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Mineraly.sk - mastenec.jpg

Steatite in its raw mineral form

Soapstone (also known as steatite or soaprock) is a metamorphic rock, a talc-schist. It is largely composed of the mineral talc and is thus rich in magnesium. It is produced by dynamothermal metamorphism and metasomatism, which occurs in the areas where tectonic plates are subducted, changing rocks by heat and pressure, with influx of fluids, but without melting. It has been a medium for carving for thousands of years.

PetrologyEditar

Talc block.jpg

A block of talc

Petrologically, soapstone is composed dominantly of talc, with varying amounts of chlorite and amphiboles (typically tremolite, anthophyllite, and magnesiocummingtonite), and trace to minor FeCr-oxides. It may be schistose or massive. Soapstone is formed by the metamorphism of ultramafic protoliths (e.g. dunite or serpentinite) and the metasomatism of siliceous dolostones.

Pyrophyllite, a mineral very similar to talc is sometimes called soapstone in the generic sense since its physical characteristics and industrial uses are similar,[citation needed] and because it is also commonly used as a carving material. However this mineral typically does not have such a soapy feel as that from which soapstone derives its name.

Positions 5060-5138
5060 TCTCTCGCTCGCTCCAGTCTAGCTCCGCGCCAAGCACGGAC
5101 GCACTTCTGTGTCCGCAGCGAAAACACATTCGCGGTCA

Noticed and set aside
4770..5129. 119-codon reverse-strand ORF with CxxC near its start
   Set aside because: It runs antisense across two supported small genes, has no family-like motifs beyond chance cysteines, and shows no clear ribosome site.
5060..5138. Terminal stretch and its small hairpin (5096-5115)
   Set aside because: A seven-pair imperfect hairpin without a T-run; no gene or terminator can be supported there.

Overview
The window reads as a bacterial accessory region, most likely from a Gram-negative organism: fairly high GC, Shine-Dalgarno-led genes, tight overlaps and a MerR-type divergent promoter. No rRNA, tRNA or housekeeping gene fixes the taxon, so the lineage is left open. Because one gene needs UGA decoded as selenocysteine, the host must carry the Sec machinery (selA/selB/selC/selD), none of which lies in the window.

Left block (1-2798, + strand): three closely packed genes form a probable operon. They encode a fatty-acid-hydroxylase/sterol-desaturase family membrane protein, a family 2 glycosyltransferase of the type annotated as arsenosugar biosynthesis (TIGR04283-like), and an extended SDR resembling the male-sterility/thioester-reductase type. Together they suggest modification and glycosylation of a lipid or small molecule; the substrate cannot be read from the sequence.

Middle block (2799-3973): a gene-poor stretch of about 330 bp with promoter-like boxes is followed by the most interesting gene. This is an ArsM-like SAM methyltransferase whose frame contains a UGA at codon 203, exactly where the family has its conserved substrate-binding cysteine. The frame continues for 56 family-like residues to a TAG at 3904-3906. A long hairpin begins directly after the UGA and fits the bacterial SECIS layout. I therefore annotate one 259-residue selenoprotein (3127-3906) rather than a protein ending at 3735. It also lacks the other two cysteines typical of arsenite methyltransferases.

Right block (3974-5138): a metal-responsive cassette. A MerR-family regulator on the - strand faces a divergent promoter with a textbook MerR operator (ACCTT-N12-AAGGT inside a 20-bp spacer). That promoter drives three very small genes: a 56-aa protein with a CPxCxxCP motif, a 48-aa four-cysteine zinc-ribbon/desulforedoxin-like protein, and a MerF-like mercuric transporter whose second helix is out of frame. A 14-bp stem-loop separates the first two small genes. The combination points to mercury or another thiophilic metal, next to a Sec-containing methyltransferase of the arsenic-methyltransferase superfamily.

Physical characteristicsEditar

Steatite is relatively soft (because of the high talc content, talc being one on Mohs hardness scale), and may feel soapy when touched, hence the name.

The term steatite is sometimes used for soapstone. It is often used as an insulator or housing for electrical components, due to its durability and electrical characteristics and because it can be pressed into complex shapes before firing. Steatite undergoes transformations when heated to temperatures of 1000–1200 °C into enstatite and cristobalite; in the Mohs scale, this corresponds to an increase in hardness from 1 to 5.5–6.5.[1]

UsesEditar

Historical UsesEditar

Soapstone is used for inlaid designs, sculpture, coasters, and kitchen countertops and sinks. The Inuit often use soapstone for traditional carvings. Some Native American tribes and bands make bowls, cooking slabs, and other objects from soapstone; historically, this was particularly common during the Late Archaic archaeological period.[2]

Locally quarried soapstone was used for gravemarkers in 19th century northeast Georgia around Dahlonega and Cleveland, as simple field stone and "slot and tab" tombs.

Vikings hewed soapstone directly from the stone face, shaped it into cooking-pots, and sold these at home and abroad.[3]

Soapstone is sometimes used for fireplace surrounds and woodstoves, because it can absorb and evenly distribute heat while being easy to manufacture. It is also used for counter tops. A weathered or aged appearance will occur naturally over time as the patina is enhanced. Applying mineral oil simply darkens the appearance of the stone; it does not protect it in any way.

Redentor.jpg

The outer layers of the Christ the Redeemer sculpture are made of soapstone. Rio de Janeiro